At the same time, they elected a city council, chaired by the Protestant Daniel Renaud, and the mayor Nicolas-Thérese Vallet of Salignac. On July 12, 1790, the National Assembly voted for the civil constitution of the clergy, in the canton of Royan. The priests of the parishes of Royan, Vaux and Saint-Sulpice refused to take the constitutional oath and become prêtres réfractaires, condemned to deportation.
Throughout the country, church properties were seized. In Royan the convent of the Récollets, built in 1622, was put on sale with its 33 hectares (82 acres) and was acquired on February 25, 1791, by Jean Boisseau, a shipowner, who demolished it.
Dissatisfaction due to the economic crisis built in Royan as elsewhere. To address this, clubs celebrating patriotic events are formed. On July 14, 1790, the feast of the federation took place, and a ceremony was organized in Saint Pierre church, on the occasion of the «federative oath». At the end of November, Nicolas-Thérese Vallet of Salignac was removed from office and was replaced by François d’ Aulnis de Puiraveaux.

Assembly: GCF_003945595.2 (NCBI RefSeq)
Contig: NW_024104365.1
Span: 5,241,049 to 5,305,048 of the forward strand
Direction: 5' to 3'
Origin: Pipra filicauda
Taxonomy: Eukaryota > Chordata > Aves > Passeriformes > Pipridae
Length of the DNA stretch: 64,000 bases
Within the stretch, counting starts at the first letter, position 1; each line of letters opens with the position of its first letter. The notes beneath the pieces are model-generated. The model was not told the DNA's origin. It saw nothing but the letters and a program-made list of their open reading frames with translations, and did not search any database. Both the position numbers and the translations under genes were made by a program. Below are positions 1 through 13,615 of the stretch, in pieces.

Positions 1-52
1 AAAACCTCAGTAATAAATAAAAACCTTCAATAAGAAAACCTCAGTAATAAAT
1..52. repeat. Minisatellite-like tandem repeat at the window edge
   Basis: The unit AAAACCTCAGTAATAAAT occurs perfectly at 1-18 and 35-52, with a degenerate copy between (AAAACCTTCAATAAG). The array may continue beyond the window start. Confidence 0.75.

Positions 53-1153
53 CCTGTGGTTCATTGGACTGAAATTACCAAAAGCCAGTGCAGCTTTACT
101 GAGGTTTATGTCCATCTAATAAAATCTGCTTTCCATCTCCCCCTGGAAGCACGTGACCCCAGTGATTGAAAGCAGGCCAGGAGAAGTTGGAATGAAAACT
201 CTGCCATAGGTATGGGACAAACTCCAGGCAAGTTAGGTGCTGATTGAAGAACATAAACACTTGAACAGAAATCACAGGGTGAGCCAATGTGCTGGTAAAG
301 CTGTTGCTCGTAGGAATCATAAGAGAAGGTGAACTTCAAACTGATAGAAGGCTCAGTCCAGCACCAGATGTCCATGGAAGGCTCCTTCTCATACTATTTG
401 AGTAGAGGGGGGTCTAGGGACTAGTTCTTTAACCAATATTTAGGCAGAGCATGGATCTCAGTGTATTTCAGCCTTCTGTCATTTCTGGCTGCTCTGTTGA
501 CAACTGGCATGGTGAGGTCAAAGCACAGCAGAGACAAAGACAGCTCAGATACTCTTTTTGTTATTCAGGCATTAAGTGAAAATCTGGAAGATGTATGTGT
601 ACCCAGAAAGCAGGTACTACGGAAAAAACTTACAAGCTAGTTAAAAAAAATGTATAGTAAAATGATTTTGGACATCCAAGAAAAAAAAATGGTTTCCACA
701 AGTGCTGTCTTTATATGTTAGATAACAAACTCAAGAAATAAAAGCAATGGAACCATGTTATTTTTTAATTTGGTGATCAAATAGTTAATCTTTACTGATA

In 1791, Daniel Renaud was elected as mayor of the commune. In May 1791, the club of «the friends of the constitution» was opened in Royan. In general nevertheless the Terror is hardly noticeable, and few notables were worried.
French seaside resorts